Managing Winter Risks

With winter in full swing, weather during this time of year can turn paths, stairs, and campus roadways into skating rinks; wear down vehicles and equipment; and create fire hazards. Thorough planning for these seasonal risks can make them manageable. Anything less may result in serious accidents on campus.

Walking Safety

The risk of accidents, and the often-serious injuries that result, only increase in icy and snowy conditions.

  • Take special care while walking in wet weather and at night and when walking across lawns, parking lots, and walkways. Whenever possible, keep off the grass because, when frozen, it does not provide enough traction to prevent a slip.
  • Walk on level surfaces whenever possible.
  • Wear shoes and boots that provide some traction, such as flat shoes with slip resistant soles, or rain or snow boots.
  • On slippery surfaces, or those you’re unsure of, walk slowly, and brace yourself by pointing your feet outward.
  • Take short, flat steps, keeping the heels and soles of your shoes in contact with the ground as long as possible.
  • Taking short cuts across snow piles is dangerous and must be avoided. They are slippery and unstable.
  • Use handrails when available.
  • Avoid causing indoor slipping hazards by shaking your umbrella outdoors before you come in and removing your shoes at the doorway.

Vehicle Safety
Winter puts added strain on vehicles and equipment, and the people who use them.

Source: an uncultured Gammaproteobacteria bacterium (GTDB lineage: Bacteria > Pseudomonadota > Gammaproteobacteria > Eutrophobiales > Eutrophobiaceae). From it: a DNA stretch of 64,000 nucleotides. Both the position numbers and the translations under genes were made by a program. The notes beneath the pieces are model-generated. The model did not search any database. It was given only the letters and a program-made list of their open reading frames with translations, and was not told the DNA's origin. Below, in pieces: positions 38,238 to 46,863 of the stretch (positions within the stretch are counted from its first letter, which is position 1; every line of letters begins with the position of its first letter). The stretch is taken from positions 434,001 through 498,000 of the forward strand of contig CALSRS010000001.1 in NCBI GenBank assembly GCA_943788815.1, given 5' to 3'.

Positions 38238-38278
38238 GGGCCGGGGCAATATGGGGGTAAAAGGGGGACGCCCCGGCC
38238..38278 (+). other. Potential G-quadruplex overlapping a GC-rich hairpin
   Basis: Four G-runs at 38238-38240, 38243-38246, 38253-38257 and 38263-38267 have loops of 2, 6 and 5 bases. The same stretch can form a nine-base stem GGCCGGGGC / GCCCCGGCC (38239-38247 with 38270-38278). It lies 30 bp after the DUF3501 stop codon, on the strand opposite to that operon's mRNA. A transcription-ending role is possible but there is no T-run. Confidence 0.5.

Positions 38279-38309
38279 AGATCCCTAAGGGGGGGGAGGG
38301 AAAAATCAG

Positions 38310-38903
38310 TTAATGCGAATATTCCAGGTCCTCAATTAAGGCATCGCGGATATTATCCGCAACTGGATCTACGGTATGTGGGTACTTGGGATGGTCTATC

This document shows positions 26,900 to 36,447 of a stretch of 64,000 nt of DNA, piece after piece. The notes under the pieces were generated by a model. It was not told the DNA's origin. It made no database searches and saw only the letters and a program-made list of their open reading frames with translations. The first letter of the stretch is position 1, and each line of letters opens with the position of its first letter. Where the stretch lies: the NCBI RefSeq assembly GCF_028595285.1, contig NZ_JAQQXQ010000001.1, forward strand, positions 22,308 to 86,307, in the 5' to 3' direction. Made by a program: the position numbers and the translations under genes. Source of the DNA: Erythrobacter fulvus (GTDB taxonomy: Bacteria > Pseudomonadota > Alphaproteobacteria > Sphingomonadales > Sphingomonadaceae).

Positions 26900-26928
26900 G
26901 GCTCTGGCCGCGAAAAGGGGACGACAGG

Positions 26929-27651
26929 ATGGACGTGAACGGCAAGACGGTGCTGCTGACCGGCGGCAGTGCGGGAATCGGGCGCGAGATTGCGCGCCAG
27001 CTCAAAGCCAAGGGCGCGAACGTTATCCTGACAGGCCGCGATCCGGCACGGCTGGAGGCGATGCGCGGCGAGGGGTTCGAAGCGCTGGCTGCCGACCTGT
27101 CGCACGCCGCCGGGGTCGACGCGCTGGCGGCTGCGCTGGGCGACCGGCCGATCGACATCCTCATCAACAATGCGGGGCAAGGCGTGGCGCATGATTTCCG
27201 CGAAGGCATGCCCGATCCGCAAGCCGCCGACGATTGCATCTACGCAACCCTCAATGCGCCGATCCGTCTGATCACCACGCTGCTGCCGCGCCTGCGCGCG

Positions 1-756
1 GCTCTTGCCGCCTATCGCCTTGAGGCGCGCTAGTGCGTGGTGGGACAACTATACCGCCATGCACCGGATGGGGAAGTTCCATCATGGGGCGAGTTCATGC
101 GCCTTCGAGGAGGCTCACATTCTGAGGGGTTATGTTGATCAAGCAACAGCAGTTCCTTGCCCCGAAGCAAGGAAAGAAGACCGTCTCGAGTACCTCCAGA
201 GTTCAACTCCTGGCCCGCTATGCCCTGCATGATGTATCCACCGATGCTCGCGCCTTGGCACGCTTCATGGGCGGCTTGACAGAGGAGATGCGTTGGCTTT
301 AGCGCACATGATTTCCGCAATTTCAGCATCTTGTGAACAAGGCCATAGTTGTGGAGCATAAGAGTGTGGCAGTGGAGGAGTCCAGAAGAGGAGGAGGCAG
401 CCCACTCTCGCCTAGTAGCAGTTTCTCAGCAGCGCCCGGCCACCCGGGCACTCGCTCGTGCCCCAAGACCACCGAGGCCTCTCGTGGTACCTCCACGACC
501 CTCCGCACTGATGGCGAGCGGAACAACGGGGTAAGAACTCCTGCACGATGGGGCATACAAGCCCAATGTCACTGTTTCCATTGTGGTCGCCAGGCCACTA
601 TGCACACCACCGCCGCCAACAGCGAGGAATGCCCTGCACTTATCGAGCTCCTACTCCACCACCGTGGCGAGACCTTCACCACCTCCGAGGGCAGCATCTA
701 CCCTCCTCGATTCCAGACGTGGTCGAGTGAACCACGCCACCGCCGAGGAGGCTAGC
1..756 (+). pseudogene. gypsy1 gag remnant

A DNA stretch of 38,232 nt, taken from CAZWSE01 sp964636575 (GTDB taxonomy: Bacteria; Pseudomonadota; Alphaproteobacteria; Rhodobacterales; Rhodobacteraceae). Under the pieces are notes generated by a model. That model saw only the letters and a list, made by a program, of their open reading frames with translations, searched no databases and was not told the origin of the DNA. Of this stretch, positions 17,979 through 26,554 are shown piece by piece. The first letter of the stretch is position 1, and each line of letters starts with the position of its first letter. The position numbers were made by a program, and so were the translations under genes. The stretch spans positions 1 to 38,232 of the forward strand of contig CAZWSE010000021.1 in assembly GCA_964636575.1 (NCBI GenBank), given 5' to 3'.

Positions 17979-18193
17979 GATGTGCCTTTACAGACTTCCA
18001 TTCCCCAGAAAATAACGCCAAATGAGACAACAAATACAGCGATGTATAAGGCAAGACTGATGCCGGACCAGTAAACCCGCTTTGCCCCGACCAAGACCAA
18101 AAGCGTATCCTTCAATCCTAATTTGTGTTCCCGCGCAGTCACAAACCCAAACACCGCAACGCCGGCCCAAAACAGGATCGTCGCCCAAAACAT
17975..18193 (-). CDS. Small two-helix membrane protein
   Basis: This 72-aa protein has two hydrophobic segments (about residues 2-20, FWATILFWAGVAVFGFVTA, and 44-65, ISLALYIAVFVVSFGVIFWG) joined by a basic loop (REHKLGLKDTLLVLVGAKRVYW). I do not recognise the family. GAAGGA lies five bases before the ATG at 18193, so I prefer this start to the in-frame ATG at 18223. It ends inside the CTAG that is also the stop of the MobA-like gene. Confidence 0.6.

Snow, ice, wind, and cold temperatures can create dangerous roads, cause blinding driving conditions, and put significant demands on your car and the driver. Whatever other preparations you take, there is no better substitute for safety than defensive driving.

  • Remove all ice and snow from your vehicle before driving.
  • Check for ice and snow on the front, back, and side windows; the mirrors; the headlights and tail lights; and the license plates.
  • Inspect your windshield wipers to ensure they move freely and make full contact with the windshield, and make sure the windshield washer antifreeze reservoir is full.

Car batteries are another concern because in colder temperatures a weak battery may not be able to start a cold engine. It is important to

  • Check the strength of car batteries as part of the vehicle maintenance program, especially in the winter.
  • Keep at least a half tank of fuel in your car. When temperatures drop, any water in your fuel and fuel line has the potential to freeze; with less fuel and more water, the chance of this occurring is greater.
  • Be prepared to dig out of trouble by keeping a shovel in your vehicle as well as a container of sand or cat litter and a large can of salt.

Fire Safety
The risk of indoor fires increases during the winter when people spend more time inside. Approximately 1,380 fires occurred in school, college, and university dormitories and fraternity and sorority housing in 1998, the most recent year for statistics, according to the National Fire Protection Association. Cooking was second only to arson as the leading cause of these fires. During winter holidays, decorations and candles present additional fire hazards. Proactive steps can help reduce these fire risks.

Cooking
Encourage people to follow these safe-cooking tips:

  • Cook only where permitted.
  • Keep the cooking area clean and uncluttered.
  • Unplug electric appliances when not in use.
  • Never leave cooking unattended.
  • Do not wear loose sleeves when cooking, and keep long hair pulled back.
  • If a fire breaks out in a microwave oven, keep the door closed and unplug the unit. Don't try to remove burning containers from a microwave.

The steps you take now to manage the risks ahead can help to keep your campus community safe throughout the long, cold winter days.